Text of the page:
credit card

Dundas Square - Toronto

After my Monthly Savings Recap for February, I wanted to elaborate on the methods I used to save money. So here are the tips and ways of thinking that led me to save during that month (and in my day-to-day life). Today, I’m talking about the credit card.

I first learned about the credit card while checking out on a banner said, “Get $20 back on this purchase when you sign up for the credit card!” (Or something like that; I don’t remember the exact words.)

At the time, I didn’t like credit cards that much. I used to think of them as a burden, just one more thing to manage and worry about. I already had my bank credit card, so why on Earth would I want another one? Today, I see I was wrong. There are plenty of reasons you should want another credit card.

In the case of the credit card, that reason is no foreign currency conversion fees.

The Foreign Currency Conversion Fee

Most credit cards will charge you a 2.5% fee to convert your expenses into foreign currency. This means that if you use your credit card to buy something outside of Canada and you pay in any currency other than Canadian dollars, you will pay an additional 2.5% of the purchase total as a conversion fee. This includes purchases from US websites and stores.

So if you buy something online at an American store, your credit card will charge you 2.5% more for that transaction. Sweet, eh? Some people claim that the total fees can add up to 4% when adding Visa or Mastercard’s applied exchange rate to your credit card’s conversion fee.

It may not seem like much, but think about a small trip abroad. If you pay for your tickets, a rental car, food, gifts, shopping, and everything else with your credit card, you’ll see the costs of your trip start to rise. “C’mon, Dan, it’s only 4%!” you might be thinking right now. But let me ask you this: How hard do you have to work to make your money grow by 4% a year? What would you say if I told you, “Hey, from now on, you’re getting a 4% cut in your salary”?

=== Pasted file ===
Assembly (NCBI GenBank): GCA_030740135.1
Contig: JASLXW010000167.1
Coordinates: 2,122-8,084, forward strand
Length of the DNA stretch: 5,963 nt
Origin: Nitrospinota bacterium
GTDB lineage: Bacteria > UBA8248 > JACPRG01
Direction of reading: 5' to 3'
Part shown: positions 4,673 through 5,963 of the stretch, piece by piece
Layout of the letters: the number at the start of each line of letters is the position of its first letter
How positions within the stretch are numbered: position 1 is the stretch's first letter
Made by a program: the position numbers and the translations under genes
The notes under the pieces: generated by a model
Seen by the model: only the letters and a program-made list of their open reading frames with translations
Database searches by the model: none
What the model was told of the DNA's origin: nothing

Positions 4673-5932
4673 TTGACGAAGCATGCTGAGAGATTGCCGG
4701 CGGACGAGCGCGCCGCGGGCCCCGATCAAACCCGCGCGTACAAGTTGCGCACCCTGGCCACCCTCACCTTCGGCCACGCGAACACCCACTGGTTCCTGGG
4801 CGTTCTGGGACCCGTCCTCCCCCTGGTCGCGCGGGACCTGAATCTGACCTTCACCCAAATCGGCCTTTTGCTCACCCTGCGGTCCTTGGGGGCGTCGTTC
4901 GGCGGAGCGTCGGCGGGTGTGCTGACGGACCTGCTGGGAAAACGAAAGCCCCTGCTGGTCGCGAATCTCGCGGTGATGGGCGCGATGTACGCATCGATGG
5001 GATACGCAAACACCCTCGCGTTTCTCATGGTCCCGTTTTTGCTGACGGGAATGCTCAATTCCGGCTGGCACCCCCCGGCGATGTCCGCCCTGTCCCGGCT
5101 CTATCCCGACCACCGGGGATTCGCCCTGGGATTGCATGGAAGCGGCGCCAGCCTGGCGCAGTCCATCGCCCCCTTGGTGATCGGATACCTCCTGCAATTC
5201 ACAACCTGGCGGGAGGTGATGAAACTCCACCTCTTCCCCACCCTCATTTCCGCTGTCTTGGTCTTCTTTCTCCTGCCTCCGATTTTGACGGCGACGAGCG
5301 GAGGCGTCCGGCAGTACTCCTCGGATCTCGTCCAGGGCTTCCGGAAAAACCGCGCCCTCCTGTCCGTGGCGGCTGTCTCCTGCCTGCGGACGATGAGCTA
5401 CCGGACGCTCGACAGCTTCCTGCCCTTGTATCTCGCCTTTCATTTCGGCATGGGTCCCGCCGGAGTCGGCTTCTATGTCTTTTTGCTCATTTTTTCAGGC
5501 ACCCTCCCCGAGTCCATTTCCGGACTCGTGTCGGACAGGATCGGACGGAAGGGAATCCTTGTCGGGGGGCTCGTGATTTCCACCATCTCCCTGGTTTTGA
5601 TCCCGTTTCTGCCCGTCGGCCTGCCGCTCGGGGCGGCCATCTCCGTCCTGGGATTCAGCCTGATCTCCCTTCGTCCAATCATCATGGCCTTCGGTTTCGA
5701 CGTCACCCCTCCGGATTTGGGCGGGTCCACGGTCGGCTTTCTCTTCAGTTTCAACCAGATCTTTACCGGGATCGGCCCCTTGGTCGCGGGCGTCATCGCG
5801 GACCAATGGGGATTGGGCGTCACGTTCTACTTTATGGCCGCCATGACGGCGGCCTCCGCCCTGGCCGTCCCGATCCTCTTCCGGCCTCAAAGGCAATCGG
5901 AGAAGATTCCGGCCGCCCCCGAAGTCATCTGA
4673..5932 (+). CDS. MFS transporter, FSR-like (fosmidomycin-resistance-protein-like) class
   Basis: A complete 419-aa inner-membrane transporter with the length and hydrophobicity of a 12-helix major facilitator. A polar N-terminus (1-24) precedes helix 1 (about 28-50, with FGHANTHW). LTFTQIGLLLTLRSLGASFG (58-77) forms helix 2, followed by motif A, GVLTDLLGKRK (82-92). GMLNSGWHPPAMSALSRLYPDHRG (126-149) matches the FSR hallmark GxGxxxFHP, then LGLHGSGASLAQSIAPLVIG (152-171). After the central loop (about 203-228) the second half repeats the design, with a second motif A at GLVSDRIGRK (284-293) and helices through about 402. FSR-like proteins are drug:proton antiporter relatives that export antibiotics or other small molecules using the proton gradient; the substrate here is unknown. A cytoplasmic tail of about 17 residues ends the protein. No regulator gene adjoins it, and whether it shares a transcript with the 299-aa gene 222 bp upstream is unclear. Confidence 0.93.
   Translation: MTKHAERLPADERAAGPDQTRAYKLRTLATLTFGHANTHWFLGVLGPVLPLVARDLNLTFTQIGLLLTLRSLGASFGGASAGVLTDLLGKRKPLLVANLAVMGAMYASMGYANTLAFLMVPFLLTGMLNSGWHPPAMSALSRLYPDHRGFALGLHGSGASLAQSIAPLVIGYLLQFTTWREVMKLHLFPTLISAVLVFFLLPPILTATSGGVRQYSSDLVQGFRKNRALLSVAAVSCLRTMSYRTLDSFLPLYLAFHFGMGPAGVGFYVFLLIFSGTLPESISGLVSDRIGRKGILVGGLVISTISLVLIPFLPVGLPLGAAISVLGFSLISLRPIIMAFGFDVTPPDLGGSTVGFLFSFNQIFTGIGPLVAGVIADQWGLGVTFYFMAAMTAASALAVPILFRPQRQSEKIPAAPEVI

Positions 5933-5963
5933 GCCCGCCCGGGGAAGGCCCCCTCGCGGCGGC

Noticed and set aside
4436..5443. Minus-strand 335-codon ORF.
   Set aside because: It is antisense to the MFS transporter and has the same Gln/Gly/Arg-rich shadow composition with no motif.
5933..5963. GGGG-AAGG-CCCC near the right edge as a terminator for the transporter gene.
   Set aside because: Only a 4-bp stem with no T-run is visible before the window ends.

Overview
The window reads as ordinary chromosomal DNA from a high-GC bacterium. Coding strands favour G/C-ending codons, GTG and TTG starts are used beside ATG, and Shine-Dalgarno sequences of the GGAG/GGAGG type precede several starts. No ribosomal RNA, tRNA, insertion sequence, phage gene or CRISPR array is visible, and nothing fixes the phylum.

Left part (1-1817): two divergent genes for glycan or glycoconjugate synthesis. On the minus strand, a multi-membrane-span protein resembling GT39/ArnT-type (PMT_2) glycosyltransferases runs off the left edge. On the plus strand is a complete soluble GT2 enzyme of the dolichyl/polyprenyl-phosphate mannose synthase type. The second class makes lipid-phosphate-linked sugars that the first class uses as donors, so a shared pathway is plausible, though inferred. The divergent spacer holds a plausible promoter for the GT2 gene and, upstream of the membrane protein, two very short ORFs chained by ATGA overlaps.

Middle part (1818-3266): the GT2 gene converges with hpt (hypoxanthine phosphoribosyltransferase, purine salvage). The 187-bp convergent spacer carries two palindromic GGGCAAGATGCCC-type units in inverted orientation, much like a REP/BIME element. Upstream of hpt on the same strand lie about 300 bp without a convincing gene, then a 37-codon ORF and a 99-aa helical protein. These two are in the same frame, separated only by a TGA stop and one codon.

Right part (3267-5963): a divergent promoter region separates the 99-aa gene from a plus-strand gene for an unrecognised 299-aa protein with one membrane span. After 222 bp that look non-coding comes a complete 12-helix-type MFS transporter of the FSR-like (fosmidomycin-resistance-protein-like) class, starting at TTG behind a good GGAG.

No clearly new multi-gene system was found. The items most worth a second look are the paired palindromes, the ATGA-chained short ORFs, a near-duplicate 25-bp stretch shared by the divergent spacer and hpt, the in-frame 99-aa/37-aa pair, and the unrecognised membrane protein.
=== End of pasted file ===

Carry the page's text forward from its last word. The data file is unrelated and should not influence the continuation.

If you’re anything like me, you use your credit card a lot. So if you do the math, you’ll realize that 4% of all your purchases is a lot of money in the long run. But the way I see it, even if it’s only $4, those are my $4, and if I can find a way to keep companies from taking that extra money from my wallet, I’ll do it! Credit Card

The credit card doesn’t charge a 2.5% fee for foreign currency purchases, which makes it a great option if you buy a lot of stuff in US dollars or if you’re planning a trip abroad. Of course, there are better cards for traveling, but as a general purpose card, the credit card is a nice option.

On top of that, it gives you 1% cash back for every purchase outside of and 2% cash back for purchases on Once you accumulate $20, your cash back is automatically added to your card statement as a credit. Easy as pie! You don’t even have to worry about spending your points by a certain date because they never expire!

Another strong point about this card? There’s no annual fee.

Final Word

As Barry from Money We Have wisely says:

It really doesn’t matter how many credit cards you use as long as you’re paying off your full balance on time every month. If you’re only making minimum payments, it might be a good idea to cut up some of those cards and reduce your limit.”

* Photo by Flickr user Jamie McCaffrey

Submit a Comment

Your email address will not be published. Required fields are marked *